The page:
Penguins march in New Zealand safely with new underpass just for them

Written by on November 12, 2016 in Critter Love, Critters vs Humans vs Critters - No comments

Oamaru Harbour was called the coolest town in New Zealand by Lonely Planet and it’s a popular spot for both tourists and penguins.

The two visitors are often at odds.

When tourists take photos with flash, it disturbs the birds so the first penguin underpass has been built to keep the sea birds away from the flashing lights.

Massey University master of science student Shelley Ogle  of Auckland has been investigating how penguin chicks are affected by human interaction.

The penguin underpass, she said, was designed to create a route for the birds whereby they would face less disturbance.

She tracked penguins’ territorial behaviour, nest building, and courtship behaviour, before egg-laying, which for little blue penguins could be hard to predict and could occur anywhere between July and October.

Miss Ogle also watched – and timed – penguins leaving the water and getting to their nests, both within the colony and crossing the road at the Waterfront Rd boat ramp outside the colony, where the underpass has now been installed.

The difference in the time birds took leaving the water and walking to their nests inside the colony and at Waterfront Rd was ”huge” despite travelling about the same 30m distance, she said.

”Inside the colony, they would spend five-odd minutes coming up, and at the boat ramp they would spend upwards of 40 minutes coming up. Some of them took 20 minutes, some of them took 15, but it was a lot longer.

”[It was] easily twice as long at the boat ramp.”

The $660,000 redevelopment which just opened was designed, in part, to accommodate future research, Oamaru Blue Penguin Colony marine biologist Philippa Agnew said.

Dr Agnew said Miss Ogle’s work last year was useful: the Waterfront Rd crossing had already been identified as problematic and the culvert was already ”on the radar” as an option, but Miss Ogle’s work supported the need for a change in the area.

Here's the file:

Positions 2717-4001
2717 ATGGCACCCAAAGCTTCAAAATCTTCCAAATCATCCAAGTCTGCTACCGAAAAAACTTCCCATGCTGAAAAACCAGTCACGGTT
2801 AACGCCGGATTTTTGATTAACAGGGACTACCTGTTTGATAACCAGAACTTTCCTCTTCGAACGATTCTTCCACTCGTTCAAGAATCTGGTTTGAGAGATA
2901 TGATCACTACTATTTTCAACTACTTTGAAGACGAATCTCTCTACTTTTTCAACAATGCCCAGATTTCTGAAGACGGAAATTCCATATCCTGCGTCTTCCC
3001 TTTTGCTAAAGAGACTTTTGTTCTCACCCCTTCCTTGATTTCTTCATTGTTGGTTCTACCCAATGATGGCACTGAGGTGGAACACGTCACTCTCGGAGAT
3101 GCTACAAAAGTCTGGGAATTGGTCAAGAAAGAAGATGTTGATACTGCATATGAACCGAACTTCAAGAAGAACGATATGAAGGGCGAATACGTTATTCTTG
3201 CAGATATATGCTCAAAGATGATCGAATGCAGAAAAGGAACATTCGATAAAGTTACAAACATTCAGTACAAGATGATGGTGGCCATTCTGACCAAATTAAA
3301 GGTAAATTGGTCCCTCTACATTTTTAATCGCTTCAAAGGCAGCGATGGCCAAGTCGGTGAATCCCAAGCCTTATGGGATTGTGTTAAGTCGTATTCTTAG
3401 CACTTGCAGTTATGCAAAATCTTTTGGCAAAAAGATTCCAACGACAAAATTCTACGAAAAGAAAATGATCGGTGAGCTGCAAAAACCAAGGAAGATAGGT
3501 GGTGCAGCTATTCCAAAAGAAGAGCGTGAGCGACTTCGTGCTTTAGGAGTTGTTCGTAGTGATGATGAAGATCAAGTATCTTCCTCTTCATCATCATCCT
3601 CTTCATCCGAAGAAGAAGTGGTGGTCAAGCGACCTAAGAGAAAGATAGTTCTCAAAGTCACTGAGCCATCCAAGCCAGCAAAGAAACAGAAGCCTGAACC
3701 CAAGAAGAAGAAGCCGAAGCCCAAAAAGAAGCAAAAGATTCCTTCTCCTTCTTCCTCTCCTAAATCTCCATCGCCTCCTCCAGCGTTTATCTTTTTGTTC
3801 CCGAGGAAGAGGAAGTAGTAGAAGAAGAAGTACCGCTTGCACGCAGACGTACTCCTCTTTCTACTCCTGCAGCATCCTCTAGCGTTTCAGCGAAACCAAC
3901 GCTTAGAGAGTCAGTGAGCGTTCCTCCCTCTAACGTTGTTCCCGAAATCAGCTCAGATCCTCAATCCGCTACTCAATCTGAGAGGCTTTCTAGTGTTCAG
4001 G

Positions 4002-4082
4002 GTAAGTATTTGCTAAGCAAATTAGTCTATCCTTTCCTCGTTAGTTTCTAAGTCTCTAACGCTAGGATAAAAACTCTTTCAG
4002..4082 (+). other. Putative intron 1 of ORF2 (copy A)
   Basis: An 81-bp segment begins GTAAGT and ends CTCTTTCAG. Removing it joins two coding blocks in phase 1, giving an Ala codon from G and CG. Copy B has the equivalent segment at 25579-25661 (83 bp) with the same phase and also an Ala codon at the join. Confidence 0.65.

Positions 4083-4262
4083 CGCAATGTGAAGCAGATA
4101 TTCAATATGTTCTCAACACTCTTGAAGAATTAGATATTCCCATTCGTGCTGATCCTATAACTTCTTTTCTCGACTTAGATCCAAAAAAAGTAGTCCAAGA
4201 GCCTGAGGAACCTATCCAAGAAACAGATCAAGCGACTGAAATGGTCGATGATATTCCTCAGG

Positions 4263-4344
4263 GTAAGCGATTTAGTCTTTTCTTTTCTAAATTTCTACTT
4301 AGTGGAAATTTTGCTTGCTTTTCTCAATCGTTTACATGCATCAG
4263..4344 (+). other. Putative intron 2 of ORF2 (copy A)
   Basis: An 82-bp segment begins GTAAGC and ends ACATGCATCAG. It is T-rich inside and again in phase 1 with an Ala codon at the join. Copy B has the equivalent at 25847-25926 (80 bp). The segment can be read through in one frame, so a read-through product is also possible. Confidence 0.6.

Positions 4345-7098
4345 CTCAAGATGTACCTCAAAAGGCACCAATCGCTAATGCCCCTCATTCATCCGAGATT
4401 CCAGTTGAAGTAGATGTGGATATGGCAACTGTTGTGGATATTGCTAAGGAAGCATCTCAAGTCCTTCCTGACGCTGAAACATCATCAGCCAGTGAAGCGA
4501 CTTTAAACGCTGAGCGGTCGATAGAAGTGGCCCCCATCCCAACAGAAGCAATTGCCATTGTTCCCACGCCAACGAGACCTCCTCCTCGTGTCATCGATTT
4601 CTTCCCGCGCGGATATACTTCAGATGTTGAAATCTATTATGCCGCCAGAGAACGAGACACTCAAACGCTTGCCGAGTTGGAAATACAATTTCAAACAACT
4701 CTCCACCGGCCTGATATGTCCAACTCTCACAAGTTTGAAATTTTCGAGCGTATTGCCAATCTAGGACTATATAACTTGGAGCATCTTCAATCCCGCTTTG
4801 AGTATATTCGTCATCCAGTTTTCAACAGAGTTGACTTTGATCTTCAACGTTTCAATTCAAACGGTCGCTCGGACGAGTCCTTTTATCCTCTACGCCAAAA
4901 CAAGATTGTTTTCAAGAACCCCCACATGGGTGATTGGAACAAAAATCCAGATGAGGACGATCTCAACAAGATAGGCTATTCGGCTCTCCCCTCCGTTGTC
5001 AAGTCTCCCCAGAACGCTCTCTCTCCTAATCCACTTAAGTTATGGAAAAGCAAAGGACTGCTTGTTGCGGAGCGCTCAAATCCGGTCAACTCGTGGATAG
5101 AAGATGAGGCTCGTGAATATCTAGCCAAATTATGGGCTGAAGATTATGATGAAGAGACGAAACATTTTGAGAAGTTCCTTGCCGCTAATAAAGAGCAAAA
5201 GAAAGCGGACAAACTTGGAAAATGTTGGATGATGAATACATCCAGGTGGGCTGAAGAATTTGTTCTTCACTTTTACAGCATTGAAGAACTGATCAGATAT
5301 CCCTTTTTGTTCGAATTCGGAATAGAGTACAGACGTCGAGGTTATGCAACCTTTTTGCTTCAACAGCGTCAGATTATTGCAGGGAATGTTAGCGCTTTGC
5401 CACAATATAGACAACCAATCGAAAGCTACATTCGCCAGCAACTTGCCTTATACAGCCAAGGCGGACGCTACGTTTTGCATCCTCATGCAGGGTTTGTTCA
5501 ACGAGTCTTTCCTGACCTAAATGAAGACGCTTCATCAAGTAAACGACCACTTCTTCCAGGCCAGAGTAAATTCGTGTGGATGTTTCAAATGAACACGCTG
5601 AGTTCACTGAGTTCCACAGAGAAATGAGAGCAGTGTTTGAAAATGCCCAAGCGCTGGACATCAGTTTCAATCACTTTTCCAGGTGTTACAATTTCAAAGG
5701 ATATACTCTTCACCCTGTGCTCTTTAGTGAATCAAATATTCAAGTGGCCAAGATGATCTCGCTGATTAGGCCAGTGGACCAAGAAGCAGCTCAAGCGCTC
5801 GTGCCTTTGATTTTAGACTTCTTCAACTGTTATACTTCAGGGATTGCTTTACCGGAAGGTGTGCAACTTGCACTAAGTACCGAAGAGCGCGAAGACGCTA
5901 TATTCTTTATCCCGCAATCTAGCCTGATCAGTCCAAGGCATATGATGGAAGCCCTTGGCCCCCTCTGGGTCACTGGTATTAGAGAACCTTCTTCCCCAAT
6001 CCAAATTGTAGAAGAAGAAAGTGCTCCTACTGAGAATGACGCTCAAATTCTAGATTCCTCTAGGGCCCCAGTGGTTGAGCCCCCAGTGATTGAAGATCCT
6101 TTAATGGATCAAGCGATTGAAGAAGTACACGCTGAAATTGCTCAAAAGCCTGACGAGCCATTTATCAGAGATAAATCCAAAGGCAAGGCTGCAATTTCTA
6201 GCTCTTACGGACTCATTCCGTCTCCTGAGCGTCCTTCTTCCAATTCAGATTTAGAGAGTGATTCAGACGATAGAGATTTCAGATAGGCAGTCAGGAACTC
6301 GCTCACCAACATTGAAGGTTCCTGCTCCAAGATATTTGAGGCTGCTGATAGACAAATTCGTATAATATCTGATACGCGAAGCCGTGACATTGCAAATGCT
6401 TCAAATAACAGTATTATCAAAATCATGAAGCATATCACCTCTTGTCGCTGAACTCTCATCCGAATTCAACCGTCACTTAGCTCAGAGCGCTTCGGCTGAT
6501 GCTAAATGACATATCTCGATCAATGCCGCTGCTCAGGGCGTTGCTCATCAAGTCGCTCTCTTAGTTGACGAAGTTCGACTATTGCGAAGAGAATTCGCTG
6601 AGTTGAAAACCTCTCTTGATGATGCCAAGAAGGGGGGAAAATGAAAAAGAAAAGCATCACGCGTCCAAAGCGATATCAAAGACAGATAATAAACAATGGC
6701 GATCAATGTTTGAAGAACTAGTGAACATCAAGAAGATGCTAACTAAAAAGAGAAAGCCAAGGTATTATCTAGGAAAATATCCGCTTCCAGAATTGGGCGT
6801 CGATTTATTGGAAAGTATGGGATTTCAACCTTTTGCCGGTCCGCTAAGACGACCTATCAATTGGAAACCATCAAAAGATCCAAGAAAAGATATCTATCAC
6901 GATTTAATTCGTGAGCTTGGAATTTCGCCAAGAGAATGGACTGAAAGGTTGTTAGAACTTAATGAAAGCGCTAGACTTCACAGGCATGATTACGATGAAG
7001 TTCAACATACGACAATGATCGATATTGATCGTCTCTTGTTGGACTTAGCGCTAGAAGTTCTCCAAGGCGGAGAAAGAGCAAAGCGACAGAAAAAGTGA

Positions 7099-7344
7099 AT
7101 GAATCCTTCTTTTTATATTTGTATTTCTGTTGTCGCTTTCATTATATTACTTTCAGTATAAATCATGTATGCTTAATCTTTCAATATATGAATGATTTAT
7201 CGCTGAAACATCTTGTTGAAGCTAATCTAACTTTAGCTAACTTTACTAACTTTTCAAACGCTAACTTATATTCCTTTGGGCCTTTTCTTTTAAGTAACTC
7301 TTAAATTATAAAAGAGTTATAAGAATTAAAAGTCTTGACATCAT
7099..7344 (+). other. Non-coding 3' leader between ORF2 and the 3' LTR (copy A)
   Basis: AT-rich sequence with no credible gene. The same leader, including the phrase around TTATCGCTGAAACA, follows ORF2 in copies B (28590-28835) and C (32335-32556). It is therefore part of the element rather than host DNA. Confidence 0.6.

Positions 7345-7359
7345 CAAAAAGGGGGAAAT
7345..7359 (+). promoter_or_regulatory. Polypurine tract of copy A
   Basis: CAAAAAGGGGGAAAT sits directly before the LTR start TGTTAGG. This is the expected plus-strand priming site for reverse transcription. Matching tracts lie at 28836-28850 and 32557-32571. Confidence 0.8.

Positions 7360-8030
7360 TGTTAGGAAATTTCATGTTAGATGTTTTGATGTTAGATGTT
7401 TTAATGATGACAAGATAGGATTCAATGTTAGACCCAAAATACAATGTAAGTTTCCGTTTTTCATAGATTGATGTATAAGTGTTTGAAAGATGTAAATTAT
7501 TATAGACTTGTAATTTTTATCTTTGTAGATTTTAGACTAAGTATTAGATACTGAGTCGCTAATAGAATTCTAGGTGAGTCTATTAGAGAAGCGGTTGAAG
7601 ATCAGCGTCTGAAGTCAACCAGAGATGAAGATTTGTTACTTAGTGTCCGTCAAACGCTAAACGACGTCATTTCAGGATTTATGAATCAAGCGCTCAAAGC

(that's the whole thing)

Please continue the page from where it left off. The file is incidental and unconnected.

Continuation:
And for Dr Agnew, Miss Ogle and her fellow Massey students, represented a ”pretty exciting” future for the colony.

The colony had already hosted bachelor’s, honours and master’s students from Massey, Waikato, and Otago universities, as well as researchers from Fordham University, in New York, and the University of Tokyo.

It also had collaborated with other institutions by sending samples abroad.

Massey comparative endocrinology professor John Cockrem, who has collaborated with Dr Agnew since 2012, said the ease of access to the wild birds as well as the ”massive data base” at the colony made research in Oamaru a ”unique opportunity”.

”This is the best place in New Zealand for any species of wild native animal of any shape or form to work with breeding success,” he said.

Tourism Waitaki general manager Jason Gaskill said the project was a proactive measure in the interest of wildlife protection.

“The idea is we would like to separate the people from the penguins,” Gaskill said.

It would not be difficult for penguins to get used to the tunnel. To the best of his knowledge there had been no incidents of penguins crossing the road, he said.

h/t: Otago Daily Times, Stuff.co.nz

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